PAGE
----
Tag Archives: POA

It’s official: LOWFS will have two POAs

Through an internal design review process and an audit process by ESO for the entire instrument during 2021 and 2022, a high risk of not meeting the performance was identified for the image quality and WCS (World Coordinate System) knowledge, as well as difficulties for maintenance access. As a consequence, major changes to the NGSS LOWFS subsystem were requested.

Since then, the LOWFS team from CAB and University of Durham has been working with the NGSS system team on proposing an updated LOWFS with a two NGSS arm design that would allow for better image quality performance, WCS performance and a different mechanical architecture that allows for easier maintainability and access.

The development work on LOWFS is restarting on a new baseline for many of its content and the main objectives were to present and discuss the updated set of LOWFS requirements, the updated baseline for the architecture and possible changes to NGSS system interfaces. After a meeting at which the new design and architecture proposal for the LOWFS was agreed and subsequently approved by the ESO at the end of last year, the baseline architecture will be further developed during preliminary and critical design work for 2023-2024.

Apart from the addition of the second arm, LOWFS will be placed on a fully extractable bench with rail plus carriage extraction mechanism and also, the NGSS environment temperature increases from -15ºC to +2ºC.

The following image shows the new baseline design for the LOWFS:

New architecture for the LOWFS. Credit: HARMONI Consortium.

How much does this situation affect the current POA design?

The design and architecture of the POA are significantly affected by all these changes. Although the configuration remains “theta-phi”, a “shoulder-elbow” architecture will now be implemented, whereby the primary axis is no longer a rotating mechanism and becomes a fixed device that moves the assembly formed by the secondary axis and the POM (Pick-Off Mirror), which will be steerable.

POA early concept design.

The good news is that all the work, knowledge and studies developed for the secondary axis’ engineering model of the previous architecture will be used for the primary axis of the new design, so it could be said that the mechanism has been renamed, but it remains the same. In addition, both axies will now use the same brushless motor technology and “direct-drive” type configuration.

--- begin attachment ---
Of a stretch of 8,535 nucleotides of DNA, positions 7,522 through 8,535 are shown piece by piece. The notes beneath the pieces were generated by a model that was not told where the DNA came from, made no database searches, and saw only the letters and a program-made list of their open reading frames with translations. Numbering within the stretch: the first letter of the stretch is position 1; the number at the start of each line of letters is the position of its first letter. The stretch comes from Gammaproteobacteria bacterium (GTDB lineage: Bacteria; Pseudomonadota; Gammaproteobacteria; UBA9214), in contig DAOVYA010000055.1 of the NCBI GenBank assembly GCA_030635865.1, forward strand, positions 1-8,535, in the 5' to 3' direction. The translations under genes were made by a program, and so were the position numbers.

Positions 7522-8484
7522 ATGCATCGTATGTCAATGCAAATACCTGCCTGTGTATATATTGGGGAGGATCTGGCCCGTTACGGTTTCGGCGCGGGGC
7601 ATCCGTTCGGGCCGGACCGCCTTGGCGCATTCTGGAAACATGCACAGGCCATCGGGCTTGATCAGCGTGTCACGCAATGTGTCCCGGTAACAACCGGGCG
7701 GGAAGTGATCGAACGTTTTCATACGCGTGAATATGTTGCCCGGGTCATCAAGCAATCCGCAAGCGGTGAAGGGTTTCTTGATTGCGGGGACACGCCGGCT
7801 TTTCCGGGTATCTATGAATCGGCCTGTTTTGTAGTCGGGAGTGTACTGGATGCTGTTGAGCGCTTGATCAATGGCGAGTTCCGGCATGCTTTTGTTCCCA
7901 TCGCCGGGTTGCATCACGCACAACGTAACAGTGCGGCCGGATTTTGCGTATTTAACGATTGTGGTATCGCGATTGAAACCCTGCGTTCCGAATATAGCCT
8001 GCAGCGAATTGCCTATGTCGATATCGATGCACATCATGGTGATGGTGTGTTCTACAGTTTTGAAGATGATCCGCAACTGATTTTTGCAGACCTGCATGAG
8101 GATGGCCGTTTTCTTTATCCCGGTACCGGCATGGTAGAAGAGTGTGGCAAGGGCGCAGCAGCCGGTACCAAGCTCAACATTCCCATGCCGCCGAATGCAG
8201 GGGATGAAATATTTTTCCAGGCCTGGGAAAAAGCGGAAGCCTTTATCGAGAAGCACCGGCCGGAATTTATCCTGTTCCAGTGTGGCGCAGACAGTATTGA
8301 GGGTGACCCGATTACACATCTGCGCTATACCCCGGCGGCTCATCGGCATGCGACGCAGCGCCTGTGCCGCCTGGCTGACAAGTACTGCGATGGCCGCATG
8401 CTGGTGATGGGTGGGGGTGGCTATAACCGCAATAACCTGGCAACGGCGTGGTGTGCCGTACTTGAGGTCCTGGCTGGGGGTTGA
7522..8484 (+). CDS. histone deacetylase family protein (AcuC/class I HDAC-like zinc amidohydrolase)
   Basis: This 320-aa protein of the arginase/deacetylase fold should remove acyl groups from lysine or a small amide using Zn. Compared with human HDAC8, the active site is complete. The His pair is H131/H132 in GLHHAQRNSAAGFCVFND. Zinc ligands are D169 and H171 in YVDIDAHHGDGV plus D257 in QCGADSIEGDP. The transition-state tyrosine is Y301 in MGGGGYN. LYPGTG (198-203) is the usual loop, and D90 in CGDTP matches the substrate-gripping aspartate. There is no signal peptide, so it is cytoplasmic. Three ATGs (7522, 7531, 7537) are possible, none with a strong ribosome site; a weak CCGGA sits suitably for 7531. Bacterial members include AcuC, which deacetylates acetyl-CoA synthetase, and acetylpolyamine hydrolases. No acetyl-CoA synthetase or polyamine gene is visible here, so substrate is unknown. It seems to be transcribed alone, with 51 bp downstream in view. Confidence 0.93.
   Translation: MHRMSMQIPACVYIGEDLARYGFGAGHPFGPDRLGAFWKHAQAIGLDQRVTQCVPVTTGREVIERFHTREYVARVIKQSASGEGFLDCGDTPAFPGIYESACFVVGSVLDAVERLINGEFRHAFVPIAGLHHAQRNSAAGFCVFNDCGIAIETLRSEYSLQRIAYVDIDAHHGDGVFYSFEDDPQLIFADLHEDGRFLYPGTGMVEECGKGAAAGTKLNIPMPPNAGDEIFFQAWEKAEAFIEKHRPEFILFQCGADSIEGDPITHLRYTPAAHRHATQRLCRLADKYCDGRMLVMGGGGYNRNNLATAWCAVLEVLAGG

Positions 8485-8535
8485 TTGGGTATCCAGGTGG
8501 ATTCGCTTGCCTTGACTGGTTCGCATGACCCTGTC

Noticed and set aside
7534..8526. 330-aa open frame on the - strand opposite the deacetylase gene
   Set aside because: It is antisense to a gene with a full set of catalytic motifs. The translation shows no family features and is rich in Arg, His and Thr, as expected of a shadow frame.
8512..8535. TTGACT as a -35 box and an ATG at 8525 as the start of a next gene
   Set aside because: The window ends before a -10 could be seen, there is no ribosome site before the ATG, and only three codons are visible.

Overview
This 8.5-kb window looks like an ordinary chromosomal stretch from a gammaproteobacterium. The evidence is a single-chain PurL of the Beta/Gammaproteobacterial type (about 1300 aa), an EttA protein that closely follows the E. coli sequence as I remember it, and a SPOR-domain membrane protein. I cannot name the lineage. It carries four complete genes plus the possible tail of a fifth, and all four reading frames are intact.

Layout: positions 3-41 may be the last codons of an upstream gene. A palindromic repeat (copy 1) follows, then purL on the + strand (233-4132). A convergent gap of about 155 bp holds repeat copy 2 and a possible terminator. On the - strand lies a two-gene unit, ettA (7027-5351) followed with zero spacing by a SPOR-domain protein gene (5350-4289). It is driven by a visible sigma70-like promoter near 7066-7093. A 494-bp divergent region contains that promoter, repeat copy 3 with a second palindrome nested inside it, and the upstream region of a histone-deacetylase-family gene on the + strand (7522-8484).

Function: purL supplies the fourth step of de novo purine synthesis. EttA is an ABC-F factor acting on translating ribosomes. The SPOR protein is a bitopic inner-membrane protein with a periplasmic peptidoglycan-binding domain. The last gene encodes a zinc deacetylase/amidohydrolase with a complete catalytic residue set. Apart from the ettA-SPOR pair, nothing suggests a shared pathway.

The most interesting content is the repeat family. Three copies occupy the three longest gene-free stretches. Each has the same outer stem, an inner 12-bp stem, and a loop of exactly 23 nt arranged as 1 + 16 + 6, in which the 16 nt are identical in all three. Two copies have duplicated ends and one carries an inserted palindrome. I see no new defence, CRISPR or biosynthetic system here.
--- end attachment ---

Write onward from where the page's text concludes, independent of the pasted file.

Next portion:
POA Secondary Axis Engineering Model

The LOWFS Pick-Off Arm (POA) is an assembly of two rotating mechanisms in a “theta-phi” configuration inside the NGSS system. Its purpose is to patrol the telescope’s technical field accurately, to ensure image stabilisation and to transmit the light captured by the Pick-Off Mirror from the technical field to the subsystem detectors.

Due to the high precision to be achieved and all the restrictions imposed by the requirements (especially in volume, as the POA has to be very small in height) it has been necessary to study and compare different motion technologies in depth.

One of the first proposals for the secondary axis was to use stepper motors with a 5000:1 three-phase reduction gearbox. However, since the backlash of the mechanism has to be almost non-existent and the mechanism took up a lot of space, this solution was not satisfactory. Therefore, it was decided to implement a brushless motor in direct drive configuration.

To validate the electromechanical design of the POA’s secondary axis, the CAB HARMONI team has developed an engineering model of the secondary mechanism. The purpose of this prototype is to verify through numerous tests that the chosen technological solution is valid and meets the strict requirements for positioning and repeatability, which are 6.1 μm RMS and 0.8 μm RMS over distances of 3.3 mm respectively at a speed of ±2000 arcsec/s.

It is driven by a 6-pole frameless brushless motor, of 400 VAC power supply and inrunner architecture (the rotor is on the inside and the stator is on the outside). The motor is in ‘direct drive’ configuration, what means that the rotor shaft is directly coupled to the arm, without any gearbox or other mechanism. In addition, an incremental encoder with more than 30,000 lines is used to determine the angular position of the arm.

The following image shows an exploded view of the secondary axis and the structure used to support it. Also, see that cubic mirrors are placed at both ends of the arm to allow the measurement of the position of the arm with external instrumentation, instead of the bending mirrors of the actual design.

Exploded view of the secondary axis and the support structure.

The instrument used to perform the external measurement of the arm’s position is an autocollimator, which is an optical instrument that uses the reflection of a monochromatic laser to measure small angular differences with respect to two axes with a high accuracy (below 1 μrad), but in a very small range (2000 μrad).

Assembly of the engineering model in the laboratory.

After many tests, the results have pleasantly surprised the team and the Consortium alike, as the response of the mechanism is very good and almost within the requirements even without using the final electronics and runnig a fully tuned control loop.